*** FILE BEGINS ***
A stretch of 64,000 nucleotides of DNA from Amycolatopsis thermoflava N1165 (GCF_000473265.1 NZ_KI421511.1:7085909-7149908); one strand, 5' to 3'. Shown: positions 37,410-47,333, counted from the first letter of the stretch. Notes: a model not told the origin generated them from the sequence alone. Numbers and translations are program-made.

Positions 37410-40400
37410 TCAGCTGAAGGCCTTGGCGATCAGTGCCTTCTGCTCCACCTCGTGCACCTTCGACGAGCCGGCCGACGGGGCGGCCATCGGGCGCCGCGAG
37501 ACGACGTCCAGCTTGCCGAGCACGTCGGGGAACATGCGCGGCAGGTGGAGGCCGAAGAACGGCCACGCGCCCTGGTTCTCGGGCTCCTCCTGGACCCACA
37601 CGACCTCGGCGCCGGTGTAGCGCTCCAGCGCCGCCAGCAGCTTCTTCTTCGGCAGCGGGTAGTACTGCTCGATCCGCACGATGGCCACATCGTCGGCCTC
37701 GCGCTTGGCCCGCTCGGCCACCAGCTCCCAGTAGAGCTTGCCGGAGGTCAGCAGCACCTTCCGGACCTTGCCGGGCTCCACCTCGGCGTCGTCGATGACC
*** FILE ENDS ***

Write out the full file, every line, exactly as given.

A stretch of 64,000 nucleotides of DNA from Amycolatopsis thermoflava N1165 (GCF_000473265.1 NZ_KI421511.1:7085909-7149908); one strand, 5' to 3'. Shown: positions 37,410-47,333, counted from the first letter of the stretch. Notes: a model not told the origin generated them from the sequence alone. Numbers and translations are program-made.

Positions 37410-40400
37410 TCAGCTGAAGGCCTTGGCGATCAGTGCCTTCTGCTCCACCTCGTGCACCTTCGACGAGCCGGCCGACGGGGCGGCCATCGGGCGCCGCGAG
37501 ACGACGTCCAGCTTGCCGAGCACGTCGGGGAACATGCGCGGCAGGTGGAGGCCGAAGAACGGCCACGCGCCCTGGTTCTCGGGCTCCTCCTGGACCCACA
37601 CGACCTCGGCGCCGGTGTAGCGCTCCAGCGCCGCCAGCAGCTTCTTCTTCGGCAGCGGGTAGTACTGCTCGATCCGCACGATGGCCACATCGTCGGCCTC
37701 GCGCTTGGCCCGCTCGGCCACCAGCTCCCAGTAGAGCTTGCCGGAGGTCAGCAGCACCTTCCGGACCTTGCCGGGCTCCACCTCGGCGTCGTCGATGACC